Arson charges dropped against teens in Gatlinburg wildfire case

KNOXVILLE — Prosecutors have dropped charges against two Tennessee teenagers they labeled as responsible for the state's deadliest wildfire in a century, an attorney confirmed Friday.

Defense attorney Gregory P. Isaacs said the state can't prove that the horseplay of the boys, ages 17 and 15, that sparked a fire in the Great Smoky Mountains National Park caused the deadly wildfires in Gatlinburg, Tenn., five days later.

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"My client and the other juvenile, based on the proof and the evidence, did not cause the death and devastation in Gatlinburg," Isaacs said during an afternoon news conference inside his in downtown Knoxville law office.

Isaacs called the case "an unfortunate rush to judgment" on the two teens.

RELATED: 2 teens arrested in Tennessee wildfires, officials say

Isaacs, who represents the younger boy, added that state prosecutors didn't have the authority to charge the pair in the first place.

The boys were hiking on the Chimney Tops Trail in the Great Smoky Mountains National Park on Nov. 23 and tossing lit matches onto the ground around the trail. Brush caught fire. The boys continued hiking down the trail. A fellow hiker with a Go-Pro happened to catch footage of them with smoke in the background. He didn’t know it was important.

Park officials decided to let the fire burn. Five days later, winds of nearly 90 mph whipped up, spreading deadly flames into Gatlinburg and Pigeon Forge. The emergency response was fretted with flaws, including the failure to warn residents and delayed evacuations. The fire would eventually encompass more than 17,000 acres, or 26.6 square miles, killing 14 people, hurt nearly 200 more and burn more than 2,400 buildings — at the height of Sevier County’s winter tourism season.

"Our firm’s independent investigation revealed (what happened on the Chimney Tops trail) did not cause the Gatlinburg fires beyond a reasonable doubt," Isaacs said. "We want everyone to know that our thoughts and prayers are with the victims of the Gatlinburg fire... anyone that lost property or an interruption of business.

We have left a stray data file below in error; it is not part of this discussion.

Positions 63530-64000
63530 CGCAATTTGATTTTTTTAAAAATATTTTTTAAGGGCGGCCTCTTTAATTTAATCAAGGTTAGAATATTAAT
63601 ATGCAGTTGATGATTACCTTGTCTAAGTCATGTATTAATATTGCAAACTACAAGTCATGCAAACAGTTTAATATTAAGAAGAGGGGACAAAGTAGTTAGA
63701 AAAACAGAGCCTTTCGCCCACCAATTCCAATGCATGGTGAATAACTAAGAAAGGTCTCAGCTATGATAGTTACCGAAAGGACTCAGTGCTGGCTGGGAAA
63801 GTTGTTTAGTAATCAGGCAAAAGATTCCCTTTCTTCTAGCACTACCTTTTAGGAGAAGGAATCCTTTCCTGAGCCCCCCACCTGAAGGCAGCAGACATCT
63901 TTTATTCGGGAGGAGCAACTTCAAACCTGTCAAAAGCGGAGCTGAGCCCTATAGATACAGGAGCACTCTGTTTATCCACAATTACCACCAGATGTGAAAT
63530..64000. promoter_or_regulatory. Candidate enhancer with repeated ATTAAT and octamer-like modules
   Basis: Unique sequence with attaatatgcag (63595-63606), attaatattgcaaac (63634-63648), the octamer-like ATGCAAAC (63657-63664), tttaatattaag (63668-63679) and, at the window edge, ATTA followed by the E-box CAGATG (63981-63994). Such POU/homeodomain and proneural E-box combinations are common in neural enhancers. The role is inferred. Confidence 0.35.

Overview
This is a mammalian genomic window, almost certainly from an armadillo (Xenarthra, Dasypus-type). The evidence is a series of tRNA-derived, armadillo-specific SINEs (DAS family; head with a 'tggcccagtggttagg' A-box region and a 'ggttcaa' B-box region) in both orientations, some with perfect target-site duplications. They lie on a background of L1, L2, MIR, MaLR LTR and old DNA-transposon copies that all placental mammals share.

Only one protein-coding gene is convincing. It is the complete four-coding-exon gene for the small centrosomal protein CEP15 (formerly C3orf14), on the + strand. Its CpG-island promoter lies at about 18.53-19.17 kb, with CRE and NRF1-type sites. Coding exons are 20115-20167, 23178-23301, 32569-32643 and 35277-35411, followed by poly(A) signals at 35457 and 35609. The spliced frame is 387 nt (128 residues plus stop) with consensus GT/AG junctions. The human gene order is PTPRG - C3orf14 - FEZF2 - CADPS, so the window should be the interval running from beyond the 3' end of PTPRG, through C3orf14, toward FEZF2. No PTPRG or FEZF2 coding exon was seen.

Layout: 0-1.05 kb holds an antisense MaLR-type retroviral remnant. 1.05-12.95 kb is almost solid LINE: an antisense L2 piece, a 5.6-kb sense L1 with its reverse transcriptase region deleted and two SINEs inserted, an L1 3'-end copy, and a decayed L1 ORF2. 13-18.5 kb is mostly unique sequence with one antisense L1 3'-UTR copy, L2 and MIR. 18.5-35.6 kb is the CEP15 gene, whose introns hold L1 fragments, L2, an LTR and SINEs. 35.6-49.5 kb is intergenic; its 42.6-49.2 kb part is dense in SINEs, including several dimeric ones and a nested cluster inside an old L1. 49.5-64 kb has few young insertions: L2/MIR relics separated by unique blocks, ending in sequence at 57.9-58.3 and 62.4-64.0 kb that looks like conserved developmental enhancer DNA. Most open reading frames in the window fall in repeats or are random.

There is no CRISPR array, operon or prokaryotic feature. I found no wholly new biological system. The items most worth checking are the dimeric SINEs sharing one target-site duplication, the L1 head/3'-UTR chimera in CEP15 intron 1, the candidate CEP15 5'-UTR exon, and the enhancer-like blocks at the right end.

"Even though these charges were dismissed ... the identity and location of these two juveniles remains confidential," Isaacs said.

Issacs called his client, who he referred to as John Doe No. 2, a fine man from a fine family.

"A very nice, well-mannered young man, very well-spoken. And his mother is very grateful and very tearful," he said.

Jimmy Dunn, fourth Judicial District attorney general, and Tennessee Bureau of Investigation Director Mark Gwyn announced the arrest of the boys in December on charges of aggravated arson, accusing them of setting the fatal wildfire.

In an exclusive story published days after the charges were filed the hiker with the Go-Pro realized in the days after the deadly fires that he may have captured images of the beginning of the Chimney Tops blaze. He alerted authorities. At least one of the boys was wearing an Anderson County High School shirt, the Knoxville (Tenn.) News Sentinel reported.

But Dunn's office couldn't connect the evidentiary dots between the boys' setting of the Chimney Tops fire and the deadly fires five days later, Isaacs said.

If park officials had ordered the Chimney Tops flames doused, there would have been no fire to spread. Even if they hadn’t, no one, including the boys, could be expected to predict rogue, freakishly furious winds five days later. It’s known as “intervening causes” under the law and makes it all but impossible to prove the boys intended or even knew death would result from their match flicking, Isaacs said.

The only thing the boys could be prosecuted for was setting a fire in the park.

Isaacs said Dunn and Gwyn had not jurisdiction over crimes committed in the park.

The federal government owns national parks, and only federal officials have authority to prosecute crimes committed on federal land. In 1997, the director of the National Park Service and then-Gov. Don Sundquist reached an agreement giving local and state authorities the legal right to also prosecute cases within federal lands in Tennessee.

The News Sentinel obtained documents showing the 1997 agreement left out the Great Smoky Mountains National Park. Five years later, someone took that agreement, added the park and filed it with the Secretary of State. But whoever made that change did not get approval or otherwise notify the National Park Service or the Tennessee governor’s office. Without that approval and new signatures, the agreement adding the park and filed in 2002 is not legally valid.

That means only the U.S. Attorney’s Office could prosecute the boys in the Chimney Tops fire.

A review of the evidence in this case will have to take place in order to determine whether it is appropriate to seek approval from the attorney general to prosecute juvenile offenders in federal court.

"It's time to move in this chapter of the Gatlinburg fires," Isaac said at the conclusion of Friday's news conference.

Follow Jamie Satterfield on Twitter: @jamiescoop

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